Sunday, 14 January 2018

The Hotel Tito

Finished January 10
The Hotel Tito by Ivana Bodrožić, translated by Ellen Elias-Bursać

This novel closely follows the author's real life experiences. It follows an unnamed young girl for several years, beginning in 1991 when she is 9 years old and is sent from her home town of Vukovar to the seaside with her older brother. Their mother later joins them there. She doesn't really understand what's going on at first, but gradually realizes that her father has gone missing defending the town. As the two children and their mother go to Zagreb to wait for word of her father, they are housed in a former political school along with many other war refugees. Some have fathers who break through and arrive in Zagreb. Some learn that their fathers have died. But many are in the limbo that faces her family. Her mother and her brother fight for housing, for recognition, and the girl gets older, becomes a bit of a rebel, engaging in riskier behaviour along with other kids her age. The book takes us to her high school years, where she is forced to live in a boarding house as their is no high school near where the political school is located.
This is about how the war affected her, but we see the effect on the society around her as well. The feelings of those Croatians not directly affected by the events of Vukovar.
Interestingly, I visited Vukovar myself in 2010, after the town had begun to be resettled. It was still showing the signs of the war at that time.

The picture about is just one scene showing nature taking over the damaged buildings of the town.
There were many signs of death and of life coming back.

A Whole Life

Finished January 8
A Whole Life by Robert Seethaler, translated by Charlotte Collins

This short novel the man Andreas Egger from childhood through his life. Andreas came to the village in the Austrian alps in 1902 as a small boy. His mother was dying and sent him to live with his uncle Hubert Kranzstocker, who only took him in reluctantly. One of the regular beatings from his uncle resulted in a badly broken leg that didn't set properly. He was a quiet boy, who worked hard. When he turned eighteen and finally rebelled from his uncle's punishments, he left the farm and began to pick up work from others around the village. He grew up to be a strong man, mostly silent, but honest and dependable. The story of his life takes us through happiness and sorrow, war and peace, love and loss.  The mountains he lives among play a big role in his life. This is a story of a man who accepted what life brought him, but took opportunities as they came. He's a man that one can empathize with. An everyman of a sort.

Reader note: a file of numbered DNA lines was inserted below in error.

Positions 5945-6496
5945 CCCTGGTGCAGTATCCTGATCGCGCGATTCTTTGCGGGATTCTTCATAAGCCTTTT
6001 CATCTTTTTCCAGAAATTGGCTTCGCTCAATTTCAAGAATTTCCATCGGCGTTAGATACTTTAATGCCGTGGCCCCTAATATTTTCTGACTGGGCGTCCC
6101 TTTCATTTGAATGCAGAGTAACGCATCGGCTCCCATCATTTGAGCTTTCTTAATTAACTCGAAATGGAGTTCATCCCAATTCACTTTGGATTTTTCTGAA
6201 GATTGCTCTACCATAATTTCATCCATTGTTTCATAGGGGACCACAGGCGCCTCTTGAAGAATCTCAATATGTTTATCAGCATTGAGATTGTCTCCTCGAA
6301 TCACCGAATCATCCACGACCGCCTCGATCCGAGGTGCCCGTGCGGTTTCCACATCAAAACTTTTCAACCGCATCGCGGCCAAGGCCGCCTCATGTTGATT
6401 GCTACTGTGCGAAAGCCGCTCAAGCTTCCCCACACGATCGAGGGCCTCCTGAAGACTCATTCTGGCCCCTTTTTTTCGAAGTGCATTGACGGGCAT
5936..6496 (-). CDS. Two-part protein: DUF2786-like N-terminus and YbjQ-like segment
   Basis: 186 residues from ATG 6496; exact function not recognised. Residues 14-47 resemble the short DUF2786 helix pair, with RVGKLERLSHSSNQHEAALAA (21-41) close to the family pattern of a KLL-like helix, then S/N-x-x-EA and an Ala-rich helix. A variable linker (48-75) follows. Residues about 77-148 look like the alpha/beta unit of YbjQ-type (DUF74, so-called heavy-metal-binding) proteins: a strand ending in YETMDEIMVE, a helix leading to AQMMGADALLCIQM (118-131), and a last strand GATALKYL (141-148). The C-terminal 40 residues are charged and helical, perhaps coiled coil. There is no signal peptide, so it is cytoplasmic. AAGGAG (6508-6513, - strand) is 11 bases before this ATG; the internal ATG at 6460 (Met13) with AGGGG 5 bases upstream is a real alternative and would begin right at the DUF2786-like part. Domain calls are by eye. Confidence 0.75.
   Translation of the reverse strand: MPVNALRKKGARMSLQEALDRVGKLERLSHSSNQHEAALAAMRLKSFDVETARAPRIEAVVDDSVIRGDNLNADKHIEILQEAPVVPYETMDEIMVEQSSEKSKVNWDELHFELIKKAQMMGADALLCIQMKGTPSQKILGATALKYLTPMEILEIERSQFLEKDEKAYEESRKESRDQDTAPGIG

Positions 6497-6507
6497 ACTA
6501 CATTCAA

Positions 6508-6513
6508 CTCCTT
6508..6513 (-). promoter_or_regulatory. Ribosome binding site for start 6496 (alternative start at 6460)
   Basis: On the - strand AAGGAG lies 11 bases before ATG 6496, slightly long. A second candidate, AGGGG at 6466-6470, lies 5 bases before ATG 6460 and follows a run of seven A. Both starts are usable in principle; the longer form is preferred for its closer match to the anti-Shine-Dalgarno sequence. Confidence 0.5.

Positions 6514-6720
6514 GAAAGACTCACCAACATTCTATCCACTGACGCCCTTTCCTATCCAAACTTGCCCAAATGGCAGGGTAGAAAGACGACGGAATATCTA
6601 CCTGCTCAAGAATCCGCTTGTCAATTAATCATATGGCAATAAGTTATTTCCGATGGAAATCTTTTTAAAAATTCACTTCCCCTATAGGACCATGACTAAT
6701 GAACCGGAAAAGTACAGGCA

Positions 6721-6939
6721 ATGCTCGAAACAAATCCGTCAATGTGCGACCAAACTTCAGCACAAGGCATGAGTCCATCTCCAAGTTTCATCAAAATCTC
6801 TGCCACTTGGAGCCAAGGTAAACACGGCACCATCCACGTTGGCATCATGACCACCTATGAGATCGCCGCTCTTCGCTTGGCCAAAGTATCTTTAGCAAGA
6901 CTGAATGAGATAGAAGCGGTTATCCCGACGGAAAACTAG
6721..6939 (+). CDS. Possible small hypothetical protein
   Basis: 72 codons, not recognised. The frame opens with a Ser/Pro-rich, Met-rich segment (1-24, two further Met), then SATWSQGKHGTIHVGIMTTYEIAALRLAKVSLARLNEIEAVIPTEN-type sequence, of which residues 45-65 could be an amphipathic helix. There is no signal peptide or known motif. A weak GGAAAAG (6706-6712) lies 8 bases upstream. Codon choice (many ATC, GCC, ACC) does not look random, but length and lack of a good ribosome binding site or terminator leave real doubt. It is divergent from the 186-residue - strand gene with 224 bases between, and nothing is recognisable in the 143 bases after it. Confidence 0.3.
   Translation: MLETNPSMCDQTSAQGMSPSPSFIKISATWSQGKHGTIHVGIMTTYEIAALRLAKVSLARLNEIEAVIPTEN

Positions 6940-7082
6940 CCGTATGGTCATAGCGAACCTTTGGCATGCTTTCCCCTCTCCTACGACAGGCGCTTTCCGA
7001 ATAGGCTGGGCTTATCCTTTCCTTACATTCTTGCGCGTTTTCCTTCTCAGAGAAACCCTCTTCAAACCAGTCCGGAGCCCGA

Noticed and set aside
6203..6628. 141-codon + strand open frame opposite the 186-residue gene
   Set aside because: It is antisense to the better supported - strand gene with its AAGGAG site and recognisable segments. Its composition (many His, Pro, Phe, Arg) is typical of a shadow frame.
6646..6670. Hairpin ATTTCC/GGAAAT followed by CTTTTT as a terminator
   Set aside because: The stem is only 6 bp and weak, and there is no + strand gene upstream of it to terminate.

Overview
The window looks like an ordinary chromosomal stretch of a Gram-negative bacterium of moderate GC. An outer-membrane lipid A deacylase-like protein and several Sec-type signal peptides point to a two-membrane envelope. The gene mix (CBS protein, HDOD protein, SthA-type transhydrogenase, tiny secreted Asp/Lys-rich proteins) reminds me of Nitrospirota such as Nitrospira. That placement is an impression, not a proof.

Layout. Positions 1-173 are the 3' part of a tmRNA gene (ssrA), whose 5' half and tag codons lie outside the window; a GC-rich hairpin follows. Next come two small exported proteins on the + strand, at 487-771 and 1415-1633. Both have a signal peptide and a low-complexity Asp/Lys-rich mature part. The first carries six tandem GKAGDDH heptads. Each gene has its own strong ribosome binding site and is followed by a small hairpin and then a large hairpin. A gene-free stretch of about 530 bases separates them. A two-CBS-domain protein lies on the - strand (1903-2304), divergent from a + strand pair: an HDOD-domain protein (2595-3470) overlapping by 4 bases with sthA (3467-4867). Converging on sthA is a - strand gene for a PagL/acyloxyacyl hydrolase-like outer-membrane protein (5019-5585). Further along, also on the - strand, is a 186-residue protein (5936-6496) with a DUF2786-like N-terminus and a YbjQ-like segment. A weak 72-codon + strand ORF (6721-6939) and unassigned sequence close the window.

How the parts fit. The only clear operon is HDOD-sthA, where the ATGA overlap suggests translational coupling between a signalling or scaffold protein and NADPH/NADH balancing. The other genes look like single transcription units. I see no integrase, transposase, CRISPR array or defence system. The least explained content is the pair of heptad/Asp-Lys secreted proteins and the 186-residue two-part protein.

Sunday, 7 January 2018

Say My Name

Finished January 7
Say My Name by Allegra Huston

This novel takes us into the life of Eve, a forty-eight year old woman. Eve is married to Larry, with a grown son, Allen. Some time ago, Larry moved into the spare room, soon after being enlightened about his life. The marriage has never been a close one. Eve obstensibly has a career as a garden designer, but she really treats it more as a hobby. On most weekends she travels around secondhand shops buying items for her friend Deborah's antique shop. As the book begins, she has spied a musical instrument in a case in a shop in the north end of New York City. Despite the bad condition of the instrument, she cannot help herself.
Later, when she goes downtown to the library to research its origins, she encounters Robert the college roommate of her brother Bill, and his son Micajah, a musician. She is surprised when Micajah flirts with her, and even more surprised when he follows up with an email asking to meet.
The next meeting ignites something in Eve that she has never felt before, not even in the early days of her marriage, and she finds herself struggling not to continue the relationship.
When Larry makes an unexpected choice, Eve finds herself surprised and must start to figure out what she really wants. Eve has always been scared of taking risks, but now she finds herself freed to try new things.
This is a novel of passion, and novel of self-renewal.

We Should All Be Feminists

Finished January 5
We Should All Be Feminists by Chimamanda Ngozi Adichie